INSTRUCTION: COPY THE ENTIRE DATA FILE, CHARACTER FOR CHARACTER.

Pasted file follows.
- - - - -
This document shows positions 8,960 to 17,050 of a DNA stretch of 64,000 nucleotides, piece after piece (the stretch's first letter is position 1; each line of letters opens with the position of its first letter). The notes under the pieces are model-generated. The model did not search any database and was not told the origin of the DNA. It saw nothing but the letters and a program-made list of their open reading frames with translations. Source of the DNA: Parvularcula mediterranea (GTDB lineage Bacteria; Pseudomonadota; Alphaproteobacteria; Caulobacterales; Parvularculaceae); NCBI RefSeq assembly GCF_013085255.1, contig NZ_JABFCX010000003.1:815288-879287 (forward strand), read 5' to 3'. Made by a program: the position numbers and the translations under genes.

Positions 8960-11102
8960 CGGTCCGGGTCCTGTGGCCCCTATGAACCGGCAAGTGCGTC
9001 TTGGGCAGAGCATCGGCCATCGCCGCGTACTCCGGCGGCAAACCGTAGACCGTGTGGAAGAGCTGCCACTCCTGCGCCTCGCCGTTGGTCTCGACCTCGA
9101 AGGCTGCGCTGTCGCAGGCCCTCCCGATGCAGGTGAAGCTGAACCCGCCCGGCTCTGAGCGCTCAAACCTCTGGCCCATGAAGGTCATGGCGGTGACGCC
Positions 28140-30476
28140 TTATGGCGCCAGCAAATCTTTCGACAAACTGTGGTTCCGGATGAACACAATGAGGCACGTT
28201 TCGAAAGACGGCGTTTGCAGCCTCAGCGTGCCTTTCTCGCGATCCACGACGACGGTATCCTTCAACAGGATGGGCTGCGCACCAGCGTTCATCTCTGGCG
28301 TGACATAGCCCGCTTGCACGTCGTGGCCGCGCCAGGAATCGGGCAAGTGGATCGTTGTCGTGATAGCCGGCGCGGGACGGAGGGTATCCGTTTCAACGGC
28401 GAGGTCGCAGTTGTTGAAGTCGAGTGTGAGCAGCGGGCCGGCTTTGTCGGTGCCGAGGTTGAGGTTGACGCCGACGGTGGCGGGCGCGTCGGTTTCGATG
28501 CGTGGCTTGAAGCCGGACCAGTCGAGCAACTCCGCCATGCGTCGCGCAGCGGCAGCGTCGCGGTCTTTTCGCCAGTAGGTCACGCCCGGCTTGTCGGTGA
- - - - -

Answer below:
This document shows positions 8,960 to 17,050 of a DNA stretch of 64,000 nucleotides, piece after piece (the stretch's first letter is position 1; each line of letters opens with the position of its first letter). The notes under the pieces are model-generated. The model did not search any database and was not told the origin of the DNA. It saw nothing but the letters and a program-made list of their open reading frames with translations. Source of the DNA: Parvularcula mediterranea (GTDB lineage Bacteria; Pseudomonadota; Alphaproteobacteria; Caulobacterales; Parvularculaceae); NCBI RefSeq assembly GCF_013085255.1, contig NZ_JABFCX010000003.1:815288-879287 (forward strand), read 5' to 3'. Made by a program: the position numbers and the translations under genes.

Positions 8960-11102
8960 CGGTCCGGGTCCTGTGGCCCCTATGAACCGGCAAGTGCGTC
9001 TTGGGCAGAGCATCGGCCATCGCCGCGTACTCCGGCGGCAAACCGTAGACCGTGTGGAAGAGCTGCCACTCCTGCGCCTCGCCGTTGGTCTCGACCTCGA
9101 AGGCTGCGCTGTCGCAGGCCCTCCCGATGCAGGTGAAGCTGAACCCGCCCGGCTCTGAGCGCTCAAACCTCTGGCCCATGAAGGTCATGGCGGTGACGCC
Positions 28140-30476
28140 TTATGGCGCCAGCAAATCTTTCGACAAACTGTGGTTCCGGATGAACACAATGAGGCACGTT
28201 TCGAAAGACGGCGTTTGCAGCCTCAGCGTGCCTTTCTCGCGATCCACGACGACGGTATCCTTCAACAGGATGGGCTGCGCACCAGCGTTCATCTCTGGCG
28301 TGACATAGCCCGCTTGCACGTCGTGGCCGCGCCAGGAATCGGGCAAGTGGATCGTTGTCGTGATAGCCGGCGCGGGACGGAGGGTATCCGTTTCAACGGC
28401 GAGGTCGCAGTTGTTGAAGTCGAGTGTGAGCAGCGGGCCGGCTTTGTCGGTGCCGAGGTTGAGGTTGACGCCGACGGTGGCGGGCGCGTCGGTTTCGATG
28501 CGTGGCTTGAAGCCGGACCAGTCGAGCAACTCCGCCATGCGTCGCGCAGCGGCAGCGTCGCGGTCTTTTCGCCAGTAGGTCACGCCCGGCTTGTCGGTGA